By Ngqabutho Mpofu
Ronnie came out in the early 1980s, telling his friends and sister that he was
homosexual. This was not an easy thing to do, given the traditional Xhosa culture that he is from. He credits his support network for helping him come through that period in his life. Today he works in Observatory in Cape Town as a youth programme coordinator at a child and human rights programme.
He has been closely involved in issues affecting Men who have Sex with Men (MSM) for a long time, including as a (now former) board member of the Triangle Project, which focused on health issues affecting the LGBTI community.
Over the years he has witnessed the deaths of many comrades and friends as a result of HIV/AIDS related causes. “Most of the people that were in my (age) group have passed on because there was no support from government, they had no health support, there was no one who came to visit them at their homes, so they died in isolation”, says Ronnie.
He acknowledges that much has changed in the over 30 years since he came out, including the formation of initiatives run by the State and non-governmental organisations such as the Ivan Toms clinic, with programmes specifically tailored for MSM, which have yielded great results in terms of help-seeking and greater access to health care amongst MSM.
Yet, Ronnie says there is still a very long way to go. Most of these health facilities are very far from the people who need them, which is problematic given the high levels of unemployment and poverty in the country. “Government needs to bring the services closer to the people through creating satellite clinics tailored for MSM. Unfortunately, we are still struggling with stigmatization and prejudice in South Africa against the LGBTI community in public health facilities”. This critical problem, which is not only limited to health care practitioners, but includes the attitudes of front line staff such as security guards, receptionists and cleaners, continues to severely stymie the country’s fight to attain its overall goal of an AIDS free population.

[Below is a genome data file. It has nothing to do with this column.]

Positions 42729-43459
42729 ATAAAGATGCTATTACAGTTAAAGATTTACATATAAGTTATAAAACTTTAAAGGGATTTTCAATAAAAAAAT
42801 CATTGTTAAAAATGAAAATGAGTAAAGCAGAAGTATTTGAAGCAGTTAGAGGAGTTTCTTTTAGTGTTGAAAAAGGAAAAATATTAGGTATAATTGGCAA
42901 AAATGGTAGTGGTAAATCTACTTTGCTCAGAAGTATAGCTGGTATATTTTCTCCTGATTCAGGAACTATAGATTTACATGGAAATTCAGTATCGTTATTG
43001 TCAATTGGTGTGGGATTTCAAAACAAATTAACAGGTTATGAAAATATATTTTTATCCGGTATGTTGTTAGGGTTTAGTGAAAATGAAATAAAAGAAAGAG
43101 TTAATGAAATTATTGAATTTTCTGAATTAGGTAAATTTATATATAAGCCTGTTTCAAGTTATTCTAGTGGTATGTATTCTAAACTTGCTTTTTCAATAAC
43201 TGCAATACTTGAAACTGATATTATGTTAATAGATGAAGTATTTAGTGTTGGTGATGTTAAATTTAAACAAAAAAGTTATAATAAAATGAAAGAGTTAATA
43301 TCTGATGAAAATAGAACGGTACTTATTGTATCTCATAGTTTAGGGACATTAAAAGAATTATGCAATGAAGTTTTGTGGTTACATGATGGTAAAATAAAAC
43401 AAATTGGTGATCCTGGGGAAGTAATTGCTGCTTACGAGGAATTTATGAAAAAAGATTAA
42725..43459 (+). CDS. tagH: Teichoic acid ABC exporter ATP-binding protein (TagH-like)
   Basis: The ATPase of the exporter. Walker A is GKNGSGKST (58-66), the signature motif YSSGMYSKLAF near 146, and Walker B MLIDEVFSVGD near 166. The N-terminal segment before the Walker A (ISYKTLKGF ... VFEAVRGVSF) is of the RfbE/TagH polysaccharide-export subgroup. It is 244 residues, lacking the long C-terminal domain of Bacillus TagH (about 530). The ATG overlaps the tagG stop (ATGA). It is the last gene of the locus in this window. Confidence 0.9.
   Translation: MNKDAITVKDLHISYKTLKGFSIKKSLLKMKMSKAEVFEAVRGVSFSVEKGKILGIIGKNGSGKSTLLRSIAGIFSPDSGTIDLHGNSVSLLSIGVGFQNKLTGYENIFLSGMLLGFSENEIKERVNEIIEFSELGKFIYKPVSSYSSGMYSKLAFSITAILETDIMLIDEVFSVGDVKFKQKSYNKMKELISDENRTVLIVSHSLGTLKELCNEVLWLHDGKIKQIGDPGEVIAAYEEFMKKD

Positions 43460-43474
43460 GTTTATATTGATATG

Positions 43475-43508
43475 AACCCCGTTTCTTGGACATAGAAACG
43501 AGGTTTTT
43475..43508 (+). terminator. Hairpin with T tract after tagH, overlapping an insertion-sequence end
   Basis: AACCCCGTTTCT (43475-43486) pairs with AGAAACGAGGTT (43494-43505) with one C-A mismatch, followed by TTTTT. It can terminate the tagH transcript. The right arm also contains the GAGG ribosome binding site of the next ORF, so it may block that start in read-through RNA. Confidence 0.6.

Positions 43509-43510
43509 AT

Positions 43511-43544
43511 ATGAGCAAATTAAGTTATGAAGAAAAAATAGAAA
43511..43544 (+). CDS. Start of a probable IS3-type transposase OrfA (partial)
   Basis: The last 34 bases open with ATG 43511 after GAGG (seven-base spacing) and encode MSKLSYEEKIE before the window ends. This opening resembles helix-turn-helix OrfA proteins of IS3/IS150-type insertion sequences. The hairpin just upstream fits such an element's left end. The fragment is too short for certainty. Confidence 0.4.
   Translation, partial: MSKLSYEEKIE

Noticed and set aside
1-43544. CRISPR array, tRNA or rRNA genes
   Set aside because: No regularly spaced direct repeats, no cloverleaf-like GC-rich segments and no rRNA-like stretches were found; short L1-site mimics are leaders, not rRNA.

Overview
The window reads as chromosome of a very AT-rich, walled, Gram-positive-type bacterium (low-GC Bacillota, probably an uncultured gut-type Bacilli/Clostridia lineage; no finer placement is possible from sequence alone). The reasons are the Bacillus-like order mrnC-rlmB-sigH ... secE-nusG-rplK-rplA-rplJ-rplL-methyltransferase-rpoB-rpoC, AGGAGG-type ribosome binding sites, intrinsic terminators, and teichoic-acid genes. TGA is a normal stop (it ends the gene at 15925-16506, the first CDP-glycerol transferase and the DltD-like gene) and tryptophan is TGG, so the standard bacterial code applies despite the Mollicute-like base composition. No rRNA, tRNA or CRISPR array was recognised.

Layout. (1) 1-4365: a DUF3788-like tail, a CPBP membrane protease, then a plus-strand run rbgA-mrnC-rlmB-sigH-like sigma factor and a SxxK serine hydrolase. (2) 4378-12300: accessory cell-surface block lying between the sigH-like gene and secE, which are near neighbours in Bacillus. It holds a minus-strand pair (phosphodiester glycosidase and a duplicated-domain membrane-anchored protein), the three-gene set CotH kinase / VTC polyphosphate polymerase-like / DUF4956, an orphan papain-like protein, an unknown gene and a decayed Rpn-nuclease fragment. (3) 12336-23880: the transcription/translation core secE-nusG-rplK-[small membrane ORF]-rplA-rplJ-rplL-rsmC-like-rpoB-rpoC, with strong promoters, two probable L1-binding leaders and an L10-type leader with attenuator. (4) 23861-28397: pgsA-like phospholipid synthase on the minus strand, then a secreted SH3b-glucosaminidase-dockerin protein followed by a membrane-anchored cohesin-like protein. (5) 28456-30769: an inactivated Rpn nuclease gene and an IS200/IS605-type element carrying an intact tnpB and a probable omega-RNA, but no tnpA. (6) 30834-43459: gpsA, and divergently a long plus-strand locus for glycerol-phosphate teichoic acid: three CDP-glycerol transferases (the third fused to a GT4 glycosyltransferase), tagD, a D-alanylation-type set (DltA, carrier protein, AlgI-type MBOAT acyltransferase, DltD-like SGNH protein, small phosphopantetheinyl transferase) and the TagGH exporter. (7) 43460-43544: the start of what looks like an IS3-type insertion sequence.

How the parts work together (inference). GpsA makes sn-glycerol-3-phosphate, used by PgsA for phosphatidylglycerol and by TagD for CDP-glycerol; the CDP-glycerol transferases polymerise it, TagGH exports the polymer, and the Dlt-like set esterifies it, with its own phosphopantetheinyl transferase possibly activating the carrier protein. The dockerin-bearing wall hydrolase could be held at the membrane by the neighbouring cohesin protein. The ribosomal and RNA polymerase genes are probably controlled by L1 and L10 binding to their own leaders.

Ronnie argues that the state should implement mass sensitization campaigns so that staff in health facilities can acknowledge the LGBTI community and ensure that health care spaces are not spaces that they feel they cannot enter.
Community sensitization is also important, says Ronnie, as he has been heavily involved in community dialogues, educating them about key populations. He cites the important work done by Anova Health, which rolled out workshops in shebeens, a South African colloquial term much like the American ‘speakeasy’, a place mainly frequented by men who want to drink alcohol. Anova Health has sought to increase help seeking and foster tolerance in a country where men have been notorious for their role as perpetrators of violence.
Ronnie argues that another possible way that the State could significantly broaden its reach in terms of access to healthcare is to employ MSM from within communities as community health care workers, as they have greater access to MSM specifically and the broader LGBTI community that other health care practitioners would not be afforded.
The critical right to food is also extremely important to Ronnie, having seen his comrades waste away in the past. In a country where poverty has led to about 12 million people going hungry, Ronnie harks back to the Black Consciousness strategies of community upliftment projects through the establishment of vegetable gardens in order to be able to take one’s pills with a full stomach.
Ronnie shows no signs of slowing down. He hopes to pass on his knowledge to younger activists to join the fight for access to quality, affordable and dignified health care for MSM and other key populations.
This article is part of a Spotlight special series on people who form part of so-called key populations.
 Avert, “Men who have Sex with Men (MSM), HIV and AIDS”, https://www.avert.org/professionals/hiv-social-issues/key-affected-populations/men-sex-men#footnote1_epqbh49, accessed 16 July 2018 and MSMGF (2013) ‘MSM in Sub-Saharan Africa: Health, Access & HIV’